Sunday, May 31, 2015

Canva, Visual Literacy and the Common Core Standards


In our digital and media saturated world, our student's ability to think visually, to have visual literacy skills, is extremely important. The Common Core ELA standards mention the use of visual materials in three of its anchor standards, the ones that undergird the rest of the standards.

CCSS.ELA-LITERACY.CCRA.R.7
Integrate and evaluate content presented in diverse media and formats, including visually and quantitatively, as well as in words.

CCSS.ELA-LITERACY.CCRA.SL.5
Make strategic use of digital media and visual displays of data to express information and enhance understanding of presentations.

CCSS.ELA-LITERACY.CCRA.SL.2
Integrate and evaluate information presented in diverse media and formats, including visually, quantitatively, and orally.

Visual Literacy in the Classroom

In the classroom, this might mean having students analyze the argument of an image or evaluating the claim made by an infographic. But even more powerful is having students create their own graphics for presentations, research projects or other assessments.

If you are interested in trying to incorporate more visually literacy into your curriculum, you might start with Edutopia's post Common Core in Action: 10 Visual Literacy Strategies and the Infographics as a Creative Assessment page on Kathy Schrock's website.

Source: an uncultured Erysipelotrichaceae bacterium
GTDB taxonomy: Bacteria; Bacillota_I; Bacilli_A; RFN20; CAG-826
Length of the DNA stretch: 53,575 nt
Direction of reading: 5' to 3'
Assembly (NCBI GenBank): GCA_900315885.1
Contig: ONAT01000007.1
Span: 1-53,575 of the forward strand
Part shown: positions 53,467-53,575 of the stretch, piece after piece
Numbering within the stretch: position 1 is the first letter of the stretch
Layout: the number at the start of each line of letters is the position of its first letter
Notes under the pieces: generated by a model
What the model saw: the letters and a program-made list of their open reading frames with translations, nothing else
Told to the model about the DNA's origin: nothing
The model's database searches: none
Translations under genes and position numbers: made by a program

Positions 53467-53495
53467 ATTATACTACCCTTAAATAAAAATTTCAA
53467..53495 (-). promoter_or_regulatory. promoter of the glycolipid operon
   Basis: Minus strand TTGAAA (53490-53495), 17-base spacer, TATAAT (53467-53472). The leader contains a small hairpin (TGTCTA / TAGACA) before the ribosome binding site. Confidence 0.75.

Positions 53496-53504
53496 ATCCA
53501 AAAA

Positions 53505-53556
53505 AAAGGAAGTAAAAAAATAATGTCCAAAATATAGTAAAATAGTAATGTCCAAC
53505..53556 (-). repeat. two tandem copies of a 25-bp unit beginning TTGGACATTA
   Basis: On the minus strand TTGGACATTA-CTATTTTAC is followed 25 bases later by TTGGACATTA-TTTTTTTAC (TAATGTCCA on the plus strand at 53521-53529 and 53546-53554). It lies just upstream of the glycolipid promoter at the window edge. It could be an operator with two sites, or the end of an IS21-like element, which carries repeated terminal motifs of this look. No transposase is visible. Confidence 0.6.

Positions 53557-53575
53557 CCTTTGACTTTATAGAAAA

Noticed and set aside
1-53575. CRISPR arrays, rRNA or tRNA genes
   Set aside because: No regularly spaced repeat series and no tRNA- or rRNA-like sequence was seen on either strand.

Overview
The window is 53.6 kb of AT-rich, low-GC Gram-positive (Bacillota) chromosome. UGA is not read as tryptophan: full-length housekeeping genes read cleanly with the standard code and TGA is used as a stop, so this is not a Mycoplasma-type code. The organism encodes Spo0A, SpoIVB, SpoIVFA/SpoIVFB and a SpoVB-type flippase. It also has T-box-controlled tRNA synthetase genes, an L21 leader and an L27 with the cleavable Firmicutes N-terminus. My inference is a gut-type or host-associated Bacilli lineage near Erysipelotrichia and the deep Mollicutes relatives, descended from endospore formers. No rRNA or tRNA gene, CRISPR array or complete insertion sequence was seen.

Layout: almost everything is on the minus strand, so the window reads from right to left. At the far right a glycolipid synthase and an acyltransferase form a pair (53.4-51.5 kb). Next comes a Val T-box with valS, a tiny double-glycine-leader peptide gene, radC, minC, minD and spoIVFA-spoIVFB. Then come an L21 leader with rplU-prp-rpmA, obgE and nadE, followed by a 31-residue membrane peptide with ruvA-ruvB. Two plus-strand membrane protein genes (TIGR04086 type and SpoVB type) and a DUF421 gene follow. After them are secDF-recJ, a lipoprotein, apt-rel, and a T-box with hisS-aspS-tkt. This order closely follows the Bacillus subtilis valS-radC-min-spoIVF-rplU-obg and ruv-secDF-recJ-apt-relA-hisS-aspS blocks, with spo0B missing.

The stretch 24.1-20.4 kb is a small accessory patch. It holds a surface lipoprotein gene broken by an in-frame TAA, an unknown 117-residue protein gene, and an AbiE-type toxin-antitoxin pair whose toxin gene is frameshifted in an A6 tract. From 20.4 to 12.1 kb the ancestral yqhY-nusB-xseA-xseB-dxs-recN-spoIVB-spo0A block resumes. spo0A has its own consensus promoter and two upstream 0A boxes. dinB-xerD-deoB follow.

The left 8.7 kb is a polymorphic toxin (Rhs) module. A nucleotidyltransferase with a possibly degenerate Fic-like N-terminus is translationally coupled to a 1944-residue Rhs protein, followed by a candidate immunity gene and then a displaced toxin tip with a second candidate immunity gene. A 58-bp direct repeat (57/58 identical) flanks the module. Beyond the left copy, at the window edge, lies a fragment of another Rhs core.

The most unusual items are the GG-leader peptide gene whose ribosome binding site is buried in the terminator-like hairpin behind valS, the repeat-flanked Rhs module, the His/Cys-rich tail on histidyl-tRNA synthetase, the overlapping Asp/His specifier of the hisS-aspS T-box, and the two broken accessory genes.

There are a number of free web based tools out there that could be used by students to create their own visuals. The Cool Infographics blog has a great list of tools you can use for creating infographics, along with the pros and cons of each one.

Canva for Great Posters, Infographics and other Visuals

I have been playing around with Canva lately, figuring out how to create eye catching infographics for our school library. It is not a new tool, but they have been getting some buzz lately for the extras they provide.

In addition to being a great design tools (especially for beginners), Canva also has some sharp tutorials for using its product and design concepts in general. Their teaching materials section also has a growing list of lesson plans for a variety of subjects. If you are a bsuiness or graphic design teacher, you also might want to check out their design school blog.

And of course Canva has a YouTube channel. Below is a video from their channel that provides an introduction to their service.


P.S. There are Canva apps for the iPad and Chrome